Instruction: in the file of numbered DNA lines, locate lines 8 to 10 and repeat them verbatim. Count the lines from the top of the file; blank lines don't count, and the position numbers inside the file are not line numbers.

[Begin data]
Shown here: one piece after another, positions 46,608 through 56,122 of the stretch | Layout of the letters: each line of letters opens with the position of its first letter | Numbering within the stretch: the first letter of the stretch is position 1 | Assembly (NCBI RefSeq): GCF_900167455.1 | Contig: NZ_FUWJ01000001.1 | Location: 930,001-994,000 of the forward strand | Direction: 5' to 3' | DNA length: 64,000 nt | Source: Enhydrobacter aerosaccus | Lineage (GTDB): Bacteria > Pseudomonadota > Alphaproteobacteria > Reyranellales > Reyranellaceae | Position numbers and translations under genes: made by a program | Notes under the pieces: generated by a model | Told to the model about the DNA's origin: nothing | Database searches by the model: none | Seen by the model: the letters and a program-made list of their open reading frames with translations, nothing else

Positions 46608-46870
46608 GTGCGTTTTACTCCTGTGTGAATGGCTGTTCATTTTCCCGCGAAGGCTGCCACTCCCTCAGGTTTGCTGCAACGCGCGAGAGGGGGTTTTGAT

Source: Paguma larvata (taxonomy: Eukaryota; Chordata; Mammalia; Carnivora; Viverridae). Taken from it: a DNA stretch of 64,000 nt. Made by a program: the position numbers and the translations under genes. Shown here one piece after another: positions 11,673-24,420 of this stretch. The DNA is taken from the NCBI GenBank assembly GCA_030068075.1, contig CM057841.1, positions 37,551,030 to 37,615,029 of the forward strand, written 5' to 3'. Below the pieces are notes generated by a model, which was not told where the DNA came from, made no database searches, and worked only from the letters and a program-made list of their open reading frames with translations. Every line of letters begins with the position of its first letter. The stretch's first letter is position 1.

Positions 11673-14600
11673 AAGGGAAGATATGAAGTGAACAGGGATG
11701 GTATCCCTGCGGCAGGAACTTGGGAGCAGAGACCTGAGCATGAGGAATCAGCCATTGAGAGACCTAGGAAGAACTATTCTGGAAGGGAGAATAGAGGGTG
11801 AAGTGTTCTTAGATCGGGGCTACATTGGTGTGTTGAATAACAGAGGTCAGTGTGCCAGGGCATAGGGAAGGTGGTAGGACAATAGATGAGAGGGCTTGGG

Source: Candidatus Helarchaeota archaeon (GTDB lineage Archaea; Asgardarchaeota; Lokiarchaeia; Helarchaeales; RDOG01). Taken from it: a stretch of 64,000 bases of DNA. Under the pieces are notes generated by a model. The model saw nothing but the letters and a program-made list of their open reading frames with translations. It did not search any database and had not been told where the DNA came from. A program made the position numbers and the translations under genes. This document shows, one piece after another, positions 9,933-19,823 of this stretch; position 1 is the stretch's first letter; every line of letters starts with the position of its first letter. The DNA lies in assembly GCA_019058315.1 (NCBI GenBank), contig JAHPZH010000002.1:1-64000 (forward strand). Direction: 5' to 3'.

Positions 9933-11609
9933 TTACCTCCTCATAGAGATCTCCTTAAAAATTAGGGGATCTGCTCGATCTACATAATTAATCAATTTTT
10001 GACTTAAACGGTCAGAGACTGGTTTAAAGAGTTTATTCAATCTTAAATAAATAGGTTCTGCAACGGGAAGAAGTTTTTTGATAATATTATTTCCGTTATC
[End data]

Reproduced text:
11801 AAGTGTTCTTAGATCGGGGCTACATTGGTGTGTTGAATAACAGAGGTCAGTGTGCCAGGGCATAGGGAAGGTGGTAGGACAATAGATGAGAGGGCTTGGG

Source: Candidatus Helarchaeota archaeon (GTDB lineage Archaea; Asgardarchaeota; Lokiarchaeia; Helarchaeales; RDOG01). Taken from it: a stretch of 64,000 bases of DNA. Under the pieces are notes generated by a model. The model saw nothing but the letters and a program-made list of their open reading frames with translations. It did not search any database and had not been told where the DNA came from. A program made the position numbers and the translations under genes. This document shows, one piece after another, positions 9,933-19,823 of this stretch; position 1 is the stretch's first letter; every line of letters starts with the position of its first letter. The DNA lies in assembly GCA_019058315.1 (NCBI GenBank), contig JAHPZH010000002.1:1-64000 (forward strand). Direction: 5' to 3'.

Positions 9933-11609